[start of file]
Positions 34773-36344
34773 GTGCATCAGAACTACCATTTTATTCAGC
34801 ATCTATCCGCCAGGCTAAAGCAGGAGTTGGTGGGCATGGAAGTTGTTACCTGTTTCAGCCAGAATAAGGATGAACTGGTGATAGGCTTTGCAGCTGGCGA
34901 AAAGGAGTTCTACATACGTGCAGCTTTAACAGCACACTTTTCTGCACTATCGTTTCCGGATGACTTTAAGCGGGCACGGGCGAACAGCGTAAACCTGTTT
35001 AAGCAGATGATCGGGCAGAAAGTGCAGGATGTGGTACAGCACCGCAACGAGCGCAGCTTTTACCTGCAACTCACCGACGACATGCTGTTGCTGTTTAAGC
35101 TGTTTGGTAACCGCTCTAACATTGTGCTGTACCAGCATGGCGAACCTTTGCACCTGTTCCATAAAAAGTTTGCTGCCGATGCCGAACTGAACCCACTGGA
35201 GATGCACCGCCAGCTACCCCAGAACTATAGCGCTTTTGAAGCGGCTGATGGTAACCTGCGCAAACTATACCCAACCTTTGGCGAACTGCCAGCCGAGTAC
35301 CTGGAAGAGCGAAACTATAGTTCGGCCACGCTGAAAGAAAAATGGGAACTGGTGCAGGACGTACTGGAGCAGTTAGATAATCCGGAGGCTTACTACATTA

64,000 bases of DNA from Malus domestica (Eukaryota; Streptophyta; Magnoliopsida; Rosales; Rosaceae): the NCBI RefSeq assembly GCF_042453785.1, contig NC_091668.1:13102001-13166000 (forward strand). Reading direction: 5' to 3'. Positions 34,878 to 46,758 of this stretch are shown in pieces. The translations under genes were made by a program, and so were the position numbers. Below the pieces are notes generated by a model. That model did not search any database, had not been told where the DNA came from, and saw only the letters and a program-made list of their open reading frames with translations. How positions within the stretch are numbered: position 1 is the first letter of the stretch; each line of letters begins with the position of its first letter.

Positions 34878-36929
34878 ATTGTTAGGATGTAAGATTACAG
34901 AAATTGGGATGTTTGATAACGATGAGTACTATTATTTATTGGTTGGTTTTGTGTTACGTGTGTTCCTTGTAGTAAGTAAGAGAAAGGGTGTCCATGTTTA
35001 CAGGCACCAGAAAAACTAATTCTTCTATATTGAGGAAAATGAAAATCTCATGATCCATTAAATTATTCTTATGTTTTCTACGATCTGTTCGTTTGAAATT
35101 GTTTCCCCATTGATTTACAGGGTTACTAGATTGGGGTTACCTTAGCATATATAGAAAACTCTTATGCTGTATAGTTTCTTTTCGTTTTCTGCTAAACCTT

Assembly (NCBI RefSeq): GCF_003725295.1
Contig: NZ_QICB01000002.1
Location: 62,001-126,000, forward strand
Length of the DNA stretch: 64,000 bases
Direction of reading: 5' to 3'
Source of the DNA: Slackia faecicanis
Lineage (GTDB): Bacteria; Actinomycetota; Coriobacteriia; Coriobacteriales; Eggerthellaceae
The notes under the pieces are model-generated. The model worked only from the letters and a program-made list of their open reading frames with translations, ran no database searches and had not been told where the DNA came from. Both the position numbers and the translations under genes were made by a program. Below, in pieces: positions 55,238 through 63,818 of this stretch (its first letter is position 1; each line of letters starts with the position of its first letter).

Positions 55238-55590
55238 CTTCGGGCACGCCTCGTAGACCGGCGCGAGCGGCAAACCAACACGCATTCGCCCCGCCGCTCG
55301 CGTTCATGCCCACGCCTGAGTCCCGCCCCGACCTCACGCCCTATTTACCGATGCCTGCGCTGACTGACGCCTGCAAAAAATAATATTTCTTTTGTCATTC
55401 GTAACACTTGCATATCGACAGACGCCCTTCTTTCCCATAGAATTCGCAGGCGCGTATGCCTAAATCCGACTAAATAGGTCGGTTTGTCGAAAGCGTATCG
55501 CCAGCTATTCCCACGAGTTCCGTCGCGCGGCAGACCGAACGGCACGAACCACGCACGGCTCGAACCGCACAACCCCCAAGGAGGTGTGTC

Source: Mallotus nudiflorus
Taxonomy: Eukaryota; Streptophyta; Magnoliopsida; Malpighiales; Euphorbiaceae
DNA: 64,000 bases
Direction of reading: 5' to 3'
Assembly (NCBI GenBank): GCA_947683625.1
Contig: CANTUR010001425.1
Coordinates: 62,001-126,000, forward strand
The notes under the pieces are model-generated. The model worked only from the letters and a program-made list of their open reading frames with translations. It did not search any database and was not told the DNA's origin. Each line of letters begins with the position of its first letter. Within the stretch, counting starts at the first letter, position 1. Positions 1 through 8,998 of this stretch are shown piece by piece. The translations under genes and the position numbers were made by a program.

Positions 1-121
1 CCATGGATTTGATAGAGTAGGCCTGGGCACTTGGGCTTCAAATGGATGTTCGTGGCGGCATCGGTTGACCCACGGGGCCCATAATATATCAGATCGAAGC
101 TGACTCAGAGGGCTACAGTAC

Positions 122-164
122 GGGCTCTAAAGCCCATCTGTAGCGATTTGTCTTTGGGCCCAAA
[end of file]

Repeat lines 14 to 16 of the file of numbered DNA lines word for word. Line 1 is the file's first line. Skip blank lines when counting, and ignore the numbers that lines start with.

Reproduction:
35101 GTTTCCCCATTGATTTACAGGGTTACTAGATTGGGGTTACCTTAGCATATATAGAAAACTCTTATGCTGTATAGTTTCTTTTCGTTTTCTGCTAAACCTT

Assembly (NCBI RefSeq): GCF_003725295.1
Contig: NZ_QICB01000002.1